• Does the page link to other authority sites?
  • Who is the author? Are they a recognized expert in their field?

The key isn’t to copy a top-10 page. However, it is smart to see what’s currently positioning. This way, you can develop a writing strategy and make your content even better.

Throw your assumptions out the window.

One of the biggest SEO writing challenges is dealing with people who “just know” what works for their readers — but they don’t back up their opinions with data.

For instance, many writers think sales pages should be short (under 250 words) because “readers don’t want to scroll.”

However, companies create long sales copy all the time. And it works.

For instance, this product page from Brookstone is over 688 words long. This HubSpot sales page is over 1,300 words.

Plus, Neil Patel found that long-form copy positioned better, plus provided a higher conversion rate and better-quality leads.

Long copy can indeed clunk and be visually overwhelming. But, that’s true of any poorly-written page. As Seth Godin says, “Please, give me something long (but make it worth my time.)”

Dive into your analytics and roll around in the data.

SEO writers can’t ignore analytics anymore. The data is too tasty, valuable, and fascinating to ignore. Google Analytics and Search Console provide the in-depth information you need to know. And, you can always dive into specialized solutions like Serpstat, ahrefs, or SEMrush for more information.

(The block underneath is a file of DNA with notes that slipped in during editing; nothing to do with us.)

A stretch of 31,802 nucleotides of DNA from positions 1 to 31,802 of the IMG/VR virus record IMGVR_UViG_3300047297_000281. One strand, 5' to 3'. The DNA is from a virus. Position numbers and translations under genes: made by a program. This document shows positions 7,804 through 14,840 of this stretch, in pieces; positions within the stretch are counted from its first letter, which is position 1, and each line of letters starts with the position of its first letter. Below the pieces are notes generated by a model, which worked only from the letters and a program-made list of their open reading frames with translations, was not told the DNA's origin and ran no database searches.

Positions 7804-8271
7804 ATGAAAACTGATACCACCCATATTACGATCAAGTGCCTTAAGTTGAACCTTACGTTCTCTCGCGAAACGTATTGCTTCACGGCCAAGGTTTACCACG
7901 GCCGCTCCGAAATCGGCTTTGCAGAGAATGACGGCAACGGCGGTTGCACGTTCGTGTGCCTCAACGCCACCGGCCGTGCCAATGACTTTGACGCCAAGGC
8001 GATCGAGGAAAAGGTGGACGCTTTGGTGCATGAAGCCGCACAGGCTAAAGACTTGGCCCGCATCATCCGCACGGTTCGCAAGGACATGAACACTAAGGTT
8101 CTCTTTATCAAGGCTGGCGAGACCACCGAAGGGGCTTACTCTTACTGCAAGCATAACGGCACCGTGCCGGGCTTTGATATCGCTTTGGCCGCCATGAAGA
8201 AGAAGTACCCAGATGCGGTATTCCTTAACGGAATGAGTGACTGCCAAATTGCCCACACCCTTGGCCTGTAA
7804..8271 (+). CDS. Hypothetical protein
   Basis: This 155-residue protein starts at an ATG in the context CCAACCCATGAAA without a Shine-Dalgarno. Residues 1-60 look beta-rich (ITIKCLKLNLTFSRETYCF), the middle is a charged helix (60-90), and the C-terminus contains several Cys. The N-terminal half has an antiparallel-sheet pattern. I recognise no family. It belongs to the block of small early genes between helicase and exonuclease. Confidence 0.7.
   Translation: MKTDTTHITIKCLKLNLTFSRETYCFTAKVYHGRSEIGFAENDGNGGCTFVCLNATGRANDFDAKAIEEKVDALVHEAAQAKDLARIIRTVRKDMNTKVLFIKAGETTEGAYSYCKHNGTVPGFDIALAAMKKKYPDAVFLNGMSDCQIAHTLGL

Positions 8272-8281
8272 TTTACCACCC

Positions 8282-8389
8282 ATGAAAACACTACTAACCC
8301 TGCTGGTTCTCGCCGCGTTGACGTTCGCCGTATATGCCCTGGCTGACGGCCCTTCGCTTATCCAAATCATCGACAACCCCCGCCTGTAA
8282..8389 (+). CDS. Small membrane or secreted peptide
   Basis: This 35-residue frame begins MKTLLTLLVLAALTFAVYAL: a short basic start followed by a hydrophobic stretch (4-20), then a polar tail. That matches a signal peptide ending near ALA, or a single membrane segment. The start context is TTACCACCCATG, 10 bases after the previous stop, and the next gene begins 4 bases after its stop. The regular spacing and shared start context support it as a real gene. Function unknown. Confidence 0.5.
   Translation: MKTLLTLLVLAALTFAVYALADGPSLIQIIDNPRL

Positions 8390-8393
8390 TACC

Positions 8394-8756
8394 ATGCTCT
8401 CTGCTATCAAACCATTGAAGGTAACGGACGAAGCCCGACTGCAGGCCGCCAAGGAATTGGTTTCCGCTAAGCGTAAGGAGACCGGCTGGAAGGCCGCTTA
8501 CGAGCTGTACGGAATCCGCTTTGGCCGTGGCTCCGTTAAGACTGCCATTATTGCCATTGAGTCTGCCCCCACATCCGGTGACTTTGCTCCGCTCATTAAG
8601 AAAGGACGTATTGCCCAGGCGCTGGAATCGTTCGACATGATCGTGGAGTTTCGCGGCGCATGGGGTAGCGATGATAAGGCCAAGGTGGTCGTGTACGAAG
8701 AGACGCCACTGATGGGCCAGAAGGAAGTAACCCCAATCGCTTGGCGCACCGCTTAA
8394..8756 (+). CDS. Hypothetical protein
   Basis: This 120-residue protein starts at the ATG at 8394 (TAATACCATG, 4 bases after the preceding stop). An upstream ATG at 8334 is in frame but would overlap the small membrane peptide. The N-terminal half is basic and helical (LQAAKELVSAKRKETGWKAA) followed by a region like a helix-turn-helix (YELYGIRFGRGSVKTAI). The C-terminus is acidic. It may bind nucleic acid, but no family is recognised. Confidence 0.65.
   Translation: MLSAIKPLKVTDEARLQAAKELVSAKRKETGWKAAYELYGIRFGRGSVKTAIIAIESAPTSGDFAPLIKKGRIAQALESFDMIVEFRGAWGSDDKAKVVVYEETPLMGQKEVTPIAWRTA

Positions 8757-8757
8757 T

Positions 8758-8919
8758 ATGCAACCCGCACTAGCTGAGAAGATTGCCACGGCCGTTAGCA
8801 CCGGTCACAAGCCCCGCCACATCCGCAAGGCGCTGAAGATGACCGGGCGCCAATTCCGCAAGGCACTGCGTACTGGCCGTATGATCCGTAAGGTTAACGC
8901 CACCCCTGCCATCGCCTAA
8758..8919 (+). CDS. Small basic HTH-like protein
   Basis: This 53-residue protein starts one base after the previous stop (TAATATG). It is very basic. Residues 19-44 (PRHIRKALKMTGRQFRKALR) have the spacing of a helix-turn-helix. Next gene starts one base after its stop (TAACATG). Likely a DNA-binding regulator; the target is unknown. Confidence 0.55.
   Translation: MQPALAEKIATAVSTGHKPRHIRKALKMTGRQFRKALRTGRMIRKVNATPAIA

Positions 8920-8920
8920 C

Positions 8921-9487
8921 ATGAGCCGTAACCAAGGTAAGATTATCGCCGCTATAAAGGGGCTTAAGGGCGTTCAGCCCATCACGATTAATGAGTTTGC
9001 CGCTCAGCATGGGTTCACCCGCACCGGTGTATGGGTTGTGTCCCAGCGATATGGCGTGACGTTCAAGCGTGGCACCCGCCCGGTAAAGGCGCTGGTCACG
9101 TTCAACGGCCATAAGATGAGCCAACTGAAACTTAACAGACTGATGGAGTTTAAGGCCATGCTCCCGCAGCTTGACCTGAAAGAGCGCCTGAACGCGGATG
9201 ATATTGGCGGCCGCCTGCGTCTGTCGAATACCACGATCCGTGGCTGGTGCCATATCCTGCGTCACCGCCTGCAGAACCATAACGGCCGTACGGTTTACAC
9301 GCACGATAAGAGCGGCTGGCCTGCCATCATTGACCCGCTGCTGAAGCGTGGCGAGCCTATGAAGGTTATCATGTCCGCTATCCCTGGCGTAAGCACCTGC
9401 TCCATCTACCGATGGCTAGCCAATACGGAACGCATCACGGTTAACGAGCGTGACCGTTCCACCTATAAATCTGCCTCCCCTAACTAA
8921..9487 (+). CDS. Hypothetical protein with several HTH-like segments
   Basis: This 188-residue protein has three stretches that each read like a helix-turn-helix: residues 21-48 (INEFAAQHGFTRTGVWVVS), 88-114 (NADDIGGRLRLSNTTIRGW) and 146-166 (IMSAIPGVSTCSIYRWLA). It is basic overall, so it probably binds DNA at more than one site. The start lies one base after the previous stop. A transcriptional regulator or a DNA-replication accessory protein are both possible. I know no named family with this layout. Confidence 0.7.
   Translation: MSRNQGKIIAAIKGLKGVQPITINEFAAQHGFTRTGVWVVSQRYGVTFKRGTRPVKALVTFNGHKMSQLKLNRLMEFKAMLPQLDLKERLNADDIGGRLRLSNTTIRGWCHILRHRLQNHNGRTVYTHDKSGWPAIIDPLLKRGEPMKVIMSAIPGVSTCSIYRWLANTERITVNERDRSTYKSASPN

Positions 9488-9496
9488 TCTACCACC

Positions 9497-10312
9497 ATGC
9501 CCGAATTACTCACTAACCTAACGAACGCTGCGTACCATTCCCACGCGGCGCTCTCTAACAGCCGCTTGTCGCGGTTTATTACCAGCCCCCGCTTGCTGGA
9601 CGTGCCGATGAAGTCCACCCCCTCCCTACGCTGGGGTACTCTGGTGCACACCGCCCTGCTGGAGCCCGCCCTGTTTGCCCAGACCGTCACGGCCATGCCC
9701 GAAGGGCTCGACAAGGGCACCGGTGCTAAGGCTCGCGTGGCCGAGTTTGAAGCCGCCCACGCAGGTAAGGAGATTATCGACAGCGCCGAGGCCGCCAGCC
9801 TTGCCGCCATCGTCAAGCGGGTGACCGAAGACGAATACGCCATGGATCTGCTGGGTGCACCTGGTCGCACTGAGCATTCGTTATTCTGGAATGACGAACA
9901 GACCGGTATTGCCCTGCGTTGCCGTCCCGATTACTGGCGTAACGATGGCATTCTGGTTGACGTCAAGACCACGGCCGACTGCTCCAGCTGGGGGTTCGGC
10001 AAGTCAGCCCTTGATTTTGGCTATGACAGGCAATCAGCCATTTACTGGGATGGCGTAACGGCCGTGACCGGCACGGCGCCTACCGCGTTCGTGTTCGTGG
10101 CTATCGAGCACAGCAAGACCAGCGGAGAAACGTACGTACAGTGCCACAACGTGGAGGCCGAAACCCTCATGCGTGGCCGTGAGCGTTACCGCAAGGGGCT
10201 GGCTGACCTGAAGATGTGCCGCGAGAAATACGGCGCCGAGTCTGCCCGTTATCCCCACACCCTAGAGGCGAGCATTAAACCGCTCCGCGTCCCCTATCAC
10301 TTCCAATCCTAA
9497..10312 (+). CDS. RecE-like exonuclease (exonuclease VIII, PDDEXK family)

Analytics will tell you:

  • What are your most popular posts?
  • Which posts get great Google positions — and which ones are ignored?
  • Which posts are positioning?
  • What are your post bounce rates?

If you’re freelancing, don’t be afraid to ask your clients for their analytics information. The data will help you better understand what’s working — and how to make their SEO content strategy even better.

Write as much as you need to — and not one word more.

Godin may write a 150-word post one day and a 1,500-word post the next. And that’s OK. Either way, his word count represents how long it takes to get his point across – and no more. 

“Fluffing up” a page just to meet a certain word-count requirement is horrible for your readers and it won’t help boost your Google rankings. Plus, since we’ve seen that shorter copy can still position, there’s no percentage to adding more content “just in case.” Focus on answering the query, instead.